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The 3 Simple Rules of Investing

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What if the most effective investment portfolio was also the easiest to manage and the least expensive? As the authors of this clear, practical, and enlightening book—part financial guide, part exposé—prove, there are just three simple rules you need to follow and only a few, very inexpensive investment products that are necessary for an ideal portfolio. The authors deftly bust investing’s myths—what they call investing's Seven Deadly Temptations—and dispense with all that complicated, confusing, and self-serving advice of the Wall Street wolves. By embracing commonsense solutions and rejecting investments that seem enticing but are overpriced, needlessly complex and risky, you'll put not only yourself in a stronger position, but the entire economy as well.

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Rule #1

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You may not believe this: Whether you’re a small investor with a few thousand dollars to invest, or a wealthy investor with a few million dollars, or a gigantic pension fund with a hundred billion dollars, you need only consider at most about 10 investment products. The rest are of no use and aren’t worth thinking about.

If you were going to buy a computer, how many brands do you need to choose from? About 10? And the same thing for a smartphone—maybe 10 models, at most? This point applies whether you’re a teenager doing homework or a top executive at a Fortune 500 firm.

Shopping for investments is a little different. You’re faced with tens of thousands of investment vehicles to choose from, offered by thousands of investment firms. There are more than 80,000 mutual funds and ETFs (exchange-traded funds) worldwide. There are almost 10,000 hedge funds. The array is mind-boggling. And it keeps expensive financial advisors busy trying to guide confused investors through the mess. They let you know it’s difficult to choose because there are so many choices.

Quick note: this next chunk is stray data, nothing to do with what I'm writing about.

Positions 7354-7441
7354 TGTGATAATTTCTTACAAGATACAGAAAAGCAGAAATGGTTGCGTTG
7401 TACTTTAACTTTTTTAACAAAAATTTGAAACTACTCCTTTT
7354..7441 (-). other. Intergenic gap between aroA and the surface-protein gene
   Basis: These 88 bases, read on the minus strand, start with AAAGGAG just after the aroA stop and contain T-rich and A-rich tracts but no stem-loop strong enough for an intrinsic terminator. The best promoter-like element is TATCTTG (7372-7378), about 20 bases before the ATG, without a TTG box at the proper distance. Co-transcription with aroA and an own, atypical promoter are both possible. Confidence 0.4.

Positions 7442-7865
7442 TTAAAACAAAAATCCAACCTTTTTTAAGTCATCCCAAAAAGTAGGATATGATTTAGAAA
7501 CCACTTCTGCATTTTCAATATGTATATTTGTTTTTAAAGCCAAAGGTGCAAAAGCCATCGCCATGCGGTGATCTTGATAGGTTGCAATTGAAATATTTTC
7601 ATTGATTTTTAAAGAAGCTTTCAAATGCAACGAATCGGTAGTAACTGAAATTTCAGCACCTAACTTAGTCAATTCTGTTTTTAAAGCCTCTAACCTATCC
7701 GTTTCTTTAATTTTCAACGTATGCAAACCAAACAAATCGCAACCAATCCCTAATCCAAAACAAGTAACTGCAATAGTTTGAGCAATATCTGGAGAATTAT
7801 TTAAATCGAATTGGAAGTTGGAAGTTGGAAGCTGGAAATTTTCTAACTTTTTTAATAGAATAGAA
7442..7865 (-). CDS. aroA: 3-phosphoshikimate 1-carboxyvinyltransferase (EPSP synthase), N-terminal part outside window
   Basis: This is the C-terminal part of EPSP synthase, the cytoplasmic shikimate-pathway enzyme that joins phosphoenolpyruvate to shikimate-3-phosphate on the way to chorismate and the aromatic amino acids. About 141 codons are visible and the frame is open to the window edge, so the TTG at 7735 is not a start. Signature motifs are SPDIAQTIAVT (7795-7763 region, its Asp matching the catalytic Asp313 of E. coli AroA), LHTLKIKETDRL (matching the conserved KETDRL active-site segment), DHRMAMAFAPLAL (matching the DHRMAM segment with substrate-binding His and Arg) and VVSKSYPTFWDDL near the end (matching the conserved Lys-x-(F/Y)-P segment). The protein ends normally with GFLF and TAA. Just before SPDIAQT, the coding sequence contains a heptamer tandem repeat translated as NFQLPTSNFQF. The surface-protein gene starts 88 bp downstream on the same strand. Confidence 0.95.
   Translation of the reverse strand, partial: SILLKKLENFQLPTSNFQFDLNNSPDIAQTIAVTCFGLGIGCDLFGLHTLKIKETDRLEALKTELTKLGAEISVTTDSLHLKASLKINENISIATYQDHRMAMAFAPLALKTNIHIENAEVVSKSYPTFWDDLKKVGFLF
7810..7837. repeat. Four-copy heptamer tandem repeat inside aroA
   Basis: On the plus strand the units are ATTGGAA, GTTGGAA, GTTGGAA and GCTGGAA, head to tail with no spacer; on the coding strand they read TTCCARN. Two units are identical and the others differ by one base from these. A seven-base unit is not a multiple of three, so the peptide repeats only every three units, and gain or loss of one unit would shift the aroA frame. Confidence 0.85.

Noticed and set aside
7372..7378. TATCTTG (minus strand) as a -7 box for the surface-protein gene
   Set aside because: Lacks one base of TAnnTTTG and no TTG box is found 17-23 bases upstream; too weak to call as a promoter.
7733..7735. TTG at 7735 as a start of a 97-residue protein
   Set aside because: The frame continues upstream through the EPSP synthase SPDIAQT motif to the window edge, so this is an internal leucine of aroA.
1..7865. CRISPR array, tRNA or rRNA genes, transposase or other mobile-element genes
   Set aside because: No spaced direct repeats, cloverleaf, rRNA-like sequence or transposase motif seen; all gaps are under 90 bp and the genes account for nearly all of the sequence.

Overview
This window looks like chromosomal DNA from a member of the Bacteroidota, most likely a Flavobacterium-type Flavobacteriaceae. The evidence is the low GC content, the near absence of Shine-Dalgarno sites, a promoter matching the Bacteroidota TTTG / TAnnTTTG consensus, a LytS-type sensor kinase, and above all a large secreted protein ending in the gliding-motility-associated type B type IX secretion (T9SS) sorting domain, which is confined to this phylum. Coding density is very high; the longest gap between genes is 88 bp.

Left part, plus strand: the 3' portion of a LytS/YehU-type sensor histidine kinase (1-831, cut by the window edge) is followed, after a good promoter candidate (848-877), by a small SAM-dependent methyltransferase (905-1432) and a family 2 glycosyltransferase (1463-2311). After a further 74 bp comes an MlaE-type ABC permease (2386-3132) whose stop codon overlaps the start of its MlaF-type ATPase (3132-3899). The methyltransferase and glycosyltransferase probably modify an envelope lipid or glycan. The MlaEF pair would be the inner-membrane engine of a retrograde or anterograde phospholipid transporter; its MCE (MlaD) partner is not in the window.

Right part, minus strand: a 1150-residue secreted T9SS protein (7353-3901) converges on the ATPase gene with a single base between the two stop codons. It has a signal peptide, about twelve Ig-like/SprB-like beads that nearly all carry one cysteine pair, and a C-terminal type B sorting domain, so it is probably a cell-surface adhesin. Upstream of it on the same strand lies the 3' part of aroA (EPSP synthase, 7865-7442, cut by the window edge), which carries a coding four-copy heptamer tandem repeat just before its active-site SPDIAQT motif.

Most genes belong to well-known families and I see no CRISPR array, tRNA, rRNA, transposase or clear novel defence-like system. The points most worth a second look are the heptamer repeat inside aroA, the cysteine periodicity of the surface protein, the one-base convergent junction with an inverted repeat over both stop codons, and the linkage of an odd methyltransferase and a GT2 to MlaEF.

Rule #2

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Now that we’ve pared the number of investment vehicles you should consider by about 99.9%, we’ll reduce them even further, and we’ll delve into how you should use them. If you read only one section of this book, this is it. It will tell you what your winning investment strategy is. This advice applies whether you’re an individual creating her lifetime saving and spending plan, or the administrator of a multi-billion-dollar pension or endowment fund.

First, let’s note how different this will be from the usual investing frenzy that people go through. They’ll often comb through the past history of the thousands—indeed, tens of thousands—of available investment alternatives, or hire a high-paid advisor or consultant to comb through it for them and make recommendations. Then they’ll often choose based mostly on which ones had better returns historically, completely ignoring the perfectly accurate admonition required by the U.S. Securities and Exchange Commission: past results are no guarantee of future performance. Then once these typical investors have made their choices, they’ll stress constantly about how well their investments are performing, wondering if they should replace them with others.

 

Rule #3